It’s impossible to have escaped the conversation around mindfulness over the last few years. The many benefits of meditation have been widely researched and published — and everything from neural plasticity, to lower cortisol levels, longer life, better health and the ability to act with more kindness are apparently within your reach. But what if you don’t get on with meditation, or what if it’s too intense for you to sit inside your own head for extended periods of time? First off, you are not alone and second, don’t worry — here are 6 ways you can live more mindfully without meditating, and still reap the benefits. In fact, this might even be the shortcut that makes sense — people mediate in order that they can start to incorporate mindfulness into the things they do every day.
- Get outside. Put your phone on silent or leave it it at home and go for a walk. It doesn’t need to be a hike out in the countryside (though if you can that’s awesome) — London has loads of beautiful green spaces. Think about how you are moving, pay attention to the trees or whatever is going on around you — I guarantee you’ll feel good afterwards and science says just two hours a week outside significantly raises your self-reported health and well-being. You don’t even need to be walking around — just go sit on a bench and take a few deep breaths for 15 minutes. Plus sunlight helps keep your circadian rhythms stable, and melatonin production in good health — which means more alertness during the day, and a better night’s sleep.
2. Eat mindfully. Especially if you tend to eat watching TV, or whilst on the infinite scroll of Instagram — this one is for you :) Eating mindfully means no TV, no phone, no book, no magazines. So how do you do it? Take a minute to consider what’s on your plate, maybe where it comes from, and what you anticipate it’s going to taste like. Smell your food and note how much you want to eat what’s in front of you. Start eating, chew slowly and pay attention to the textures and tastes of the food. Compare notes if you are eating with someone — maybe you are having different experiences, or perhaps the conversation leads you to memories that the food brings to mind. 30 seconds before you start eating, and then a minute or two once you begin to eat can help increase the amount of pleasure you get from your food, and studies show that people who eat mindfully eat up much less during the day and lose weight at a faster rate than control groups. There are more tips here.
3. Box Breathing. This is a HUGE favourite of mine, and many of my clients self-report really positive results by incorporating this into their lives. The at-home version is ideally done in the rest and recuperation position, but the beauty of this exercise is that you can do it anywhere — at anytime. On the tube, in a meeting, walking to work — this can be your go-to stress manager that you can deploy whenever you need it. The more you do it, the more powerful it will be as a relax trigger for you. Box Breathing is used by military personnel to interrupt the stress reaction, and lead the body through a physical intervention that tells your body ‘everything is OK, you are safe and alert’ and if your body knows it’s safe, then guess what? Your mind follows.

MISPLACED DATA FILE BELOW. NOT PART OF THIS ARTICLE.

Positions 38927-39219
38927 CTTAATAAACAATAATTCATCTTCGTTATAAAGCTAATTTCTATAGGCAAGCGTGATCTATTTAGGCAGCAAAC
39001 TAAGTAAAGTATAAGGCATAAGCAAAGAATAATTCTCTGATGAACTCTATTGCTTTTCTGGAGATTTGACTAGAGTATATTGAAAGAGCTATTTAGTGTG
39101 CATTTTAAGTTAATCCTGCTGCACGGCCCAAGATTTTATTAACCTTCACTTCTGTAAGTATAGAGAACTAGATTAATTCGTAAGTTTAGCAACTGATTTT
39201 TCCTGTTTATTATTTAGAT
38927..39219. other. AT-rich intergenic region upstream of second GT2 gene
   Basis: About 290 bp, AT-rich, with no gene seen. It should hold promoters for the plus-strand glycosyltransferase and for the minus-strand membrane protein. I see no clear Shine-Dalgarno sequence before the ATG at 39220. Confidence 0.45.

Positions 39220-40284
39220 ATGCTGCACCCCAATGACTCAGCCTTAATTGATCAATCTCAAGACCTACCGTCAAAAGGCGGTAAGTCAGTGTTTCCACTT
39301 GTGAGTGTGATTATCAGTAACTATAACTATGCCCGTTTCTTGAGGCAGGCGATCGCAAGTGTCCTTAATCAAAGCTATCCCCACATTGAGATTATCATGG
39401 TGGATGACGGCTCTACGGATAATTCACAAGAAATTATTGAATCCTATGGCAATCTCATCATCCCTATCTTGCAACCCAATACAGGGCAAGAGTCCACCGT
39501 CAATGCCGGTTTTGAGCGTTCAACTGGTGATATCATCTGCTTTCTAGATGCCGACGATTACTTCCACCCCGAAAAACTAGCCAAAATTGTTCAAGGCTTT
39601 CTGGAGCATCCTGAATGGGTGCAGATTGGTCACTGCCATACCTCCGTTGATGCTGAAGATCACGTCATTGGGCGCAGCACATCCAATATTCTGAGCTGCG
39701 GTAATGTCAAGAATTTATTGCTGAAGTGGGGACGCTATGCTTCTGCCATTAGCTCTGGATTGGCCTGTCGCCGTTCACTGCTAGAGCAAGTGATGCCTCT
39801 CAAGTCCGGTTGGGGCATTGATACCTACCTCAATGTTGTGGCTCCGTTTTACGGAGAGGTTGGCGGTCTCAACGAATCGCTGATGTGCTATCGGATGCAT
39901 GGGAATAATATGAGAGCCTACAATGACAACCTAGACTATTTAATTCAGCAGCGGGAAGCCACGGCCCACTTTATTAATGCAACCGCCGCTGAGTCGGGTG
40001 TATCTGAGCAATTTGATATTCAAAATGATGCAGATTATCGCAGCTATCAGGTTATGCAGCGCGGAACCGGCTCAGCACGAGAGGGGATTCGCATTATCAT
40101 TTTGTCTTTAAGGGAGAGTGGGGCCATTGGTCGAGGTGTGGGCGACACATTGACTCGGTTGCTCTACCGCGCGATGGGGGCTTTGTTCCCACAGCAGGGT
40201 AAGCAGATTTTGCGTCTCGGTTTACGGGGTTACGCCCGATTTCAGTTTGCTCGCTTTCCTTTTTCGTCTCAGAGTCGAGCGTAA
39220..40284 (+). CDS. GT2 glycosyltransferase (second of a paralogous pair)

4. Stop taking things personally. Most of what people do, is nothing to do with you. Whilst emotions are important to pay attention to, after all, they indicate how you are feeling, how you choose to react to a situation is entirely your choice. Next time a situation blows up, try noting and then releasing your emotional response, and taking a fresh look at what is actually going on, and where it comes from. To be clear, I am not saying be a pushover, but for example, the colleague who is distracted when you are talking to them might not be being disrespectful or rude, but instead might be facing something that is worrying them. If you remove yourself from the situation, what is actually going on?
5. Have more sex. There is a theory that one of the many reasons we enjoy sex so much is that the physical nature of it allows us to connect with ourselves and with others, and concentrate on moments in time, experiencing them fully. It’s definitely not the worst use of your time :)
6. Get a magical object. Not beans — magic beans aren’t real, silly. I can’t help but suspect most people’s lives would automatically improve if they could get off their phone more. Charlie Cadbury started Moment Pebble with this in mind, and created a beautiful talisman that people can carry around with them, and use regularly to stop and breath, check out the video below, or you can find out more here.
If you’d like a more involved conversation on why living mindfully is so important, do get in touch :) If you are interested in finding out more about coaching and what it can do for you then there are several ways to connect with me on my website https://www.evj.af